’30 Rock’ actor says his ‘heart goes out’ to students after visit canceled over ‘lifestyle’

A “30 Rock” actor said his “heart goes out” to students at a middle school in Pennsylvania after a scheduled event with him was canceled by the local school board.

Maulik Pancholy, who is openly gay, said in a Thursday Instagram post he “learned via social media that the school board of the Cumberland Valley School District in Pennsylvania voted 8-0 to cancel my scheduled author visit with the students of Mountain View Middle School due to concerns about my ‘activism’ and what they called my ‘lifestyle.'”

“My heart goes out to the entire Mountain View Middle School community, and particularly to the students,” said Pancholy, the author of two books for children that deal with LGBTQ themes, “The Best At It” and “Nikhil Out Loud.”

In a letter dated Thursday to faculty, staff and administration that was obtained by television station CBS 21, the Cumberland Valley School District’s Administrative Offices noted a board decision “to introduce and subsequently approve unanimously a motion on April 15, 2024, to cancel the visit of Mr. Maulik Pancholy to Mountain View Middle School on May 22, 2024.”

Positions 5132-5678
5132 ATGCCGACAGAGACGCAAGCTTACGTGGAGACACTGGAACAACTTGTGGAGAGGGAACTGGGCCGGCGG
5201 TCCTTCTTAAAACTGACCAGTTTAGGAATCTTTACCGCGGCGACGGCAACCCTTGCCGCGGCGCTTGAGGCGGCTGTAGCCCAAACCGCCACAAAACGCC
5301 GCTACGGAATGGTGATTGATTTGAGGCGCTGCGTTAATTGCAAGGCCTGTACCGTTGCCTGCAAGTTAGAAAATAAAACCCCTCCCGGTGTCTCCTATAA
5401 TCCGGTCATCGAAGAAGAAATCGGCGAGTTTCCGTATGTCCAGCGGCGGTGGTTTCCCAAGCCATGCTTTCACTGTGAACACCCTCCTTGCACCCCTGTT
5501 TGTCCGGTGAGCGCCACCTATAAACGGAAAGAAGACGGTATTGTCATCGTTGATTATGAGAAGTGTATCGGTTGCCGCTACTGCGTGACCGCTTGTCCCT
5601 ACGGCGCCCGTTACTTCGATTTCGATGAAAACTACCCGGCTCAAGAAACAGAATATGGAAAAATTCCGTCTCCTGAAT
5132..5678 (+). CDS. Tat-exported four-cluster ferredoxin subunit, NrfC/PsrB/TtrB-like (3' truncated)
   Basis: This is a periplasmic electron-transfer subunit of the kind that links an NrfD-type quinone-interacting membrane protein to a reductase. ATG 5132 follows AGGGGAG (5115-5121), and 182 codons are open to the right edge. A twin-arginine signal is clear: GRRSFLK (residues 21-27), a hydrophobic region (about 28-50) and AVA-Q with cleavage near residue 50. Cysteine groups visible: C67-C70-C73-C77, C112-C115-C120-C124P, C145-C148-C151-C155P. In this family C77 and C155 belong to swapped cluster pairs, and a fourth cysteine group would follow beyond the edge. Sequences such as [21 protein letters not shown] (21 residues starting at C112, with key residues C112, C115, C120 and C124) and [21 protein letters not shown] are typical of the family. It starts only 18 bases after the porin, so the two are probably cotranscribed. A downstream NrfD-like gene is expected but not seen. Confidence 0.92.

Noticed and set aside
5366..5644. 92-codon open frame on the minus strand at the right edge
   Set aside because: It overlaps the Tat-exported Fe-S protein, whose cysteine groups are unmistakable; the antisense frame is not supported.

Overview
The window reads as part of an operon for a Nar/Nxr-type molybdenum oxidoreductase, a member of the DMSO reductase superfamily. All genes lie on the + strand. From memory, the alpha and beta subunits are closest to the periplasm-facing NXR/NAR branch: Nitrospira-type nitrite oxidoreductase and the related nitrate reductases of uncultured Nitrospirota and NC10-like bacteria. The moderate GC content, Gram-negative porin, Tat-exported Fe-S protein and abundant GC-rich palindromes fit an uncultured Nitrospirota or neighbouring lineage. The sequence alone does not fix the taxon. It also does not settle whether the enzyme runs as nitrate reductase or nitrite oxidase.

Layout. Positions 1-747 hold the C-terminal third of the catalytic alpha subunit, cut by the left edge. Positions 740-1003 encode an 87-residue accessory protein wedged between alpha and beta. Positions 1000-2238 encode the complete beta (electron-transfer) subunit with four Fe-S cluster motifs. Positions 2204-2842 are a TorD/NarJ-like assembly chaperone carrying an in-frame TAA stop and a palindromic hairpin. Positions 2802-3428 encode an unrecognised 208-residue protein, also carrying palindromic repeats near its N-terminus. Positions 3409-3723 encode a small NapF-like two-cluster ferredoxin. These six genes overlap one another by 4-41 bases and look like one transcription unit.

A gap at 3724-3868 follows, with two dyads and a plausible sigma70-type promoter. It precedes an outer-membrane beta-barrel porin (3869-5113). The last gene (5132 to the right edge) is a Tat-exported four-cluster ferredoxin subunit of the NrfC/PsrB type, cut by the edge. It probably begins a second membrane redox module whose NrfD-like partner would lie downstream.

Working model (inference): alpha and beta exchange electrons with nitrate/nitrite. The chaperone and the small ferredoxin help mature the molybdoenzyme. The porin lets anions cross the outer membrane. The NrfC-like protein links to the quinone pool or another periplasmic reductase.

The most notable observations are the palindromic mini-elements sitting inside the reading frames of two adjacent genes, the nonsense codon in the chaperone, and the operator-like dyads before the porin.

“Without a real opportunity for administration to answer questions and/or provide guidance, the Board made a decision that has had significant ramifications for our school community, especially for our students and staff who are members of the LGBTQ community,” the letter said.

“While the issue of ‘political activism’ was cited, statements made publicly by individual board members identified Mr. Pancholy’s sexual identity as a factor, an identity shared by many members of our school community,” the letter continues. “In doing so, Mr. Pancholy’s personhood was reduced to a single aspect, and his ability to communicate a message of anti-bullying and hate was discredited.”

The Hill has reached out to members of the Cumberland Board School District School Board, Mountain View Middle School and the Cumberland Board School District Superintendent Mark Blanchard for comment.

“When I visit schools, my ‘activism’ is to let all young people know that they’re seen. To let them know that they matter. When I talk about the characters in my books feeling ‘different,’ I’m always surprised by how many young people raise their hands — regardless of their identities and backgrounds — wanting to share about the ways in which they, too, feel different,” Pancholy said in his post.

“That’s the power of books. They build empathy,” he added. “I wonder why a school board is so afraid of that?”

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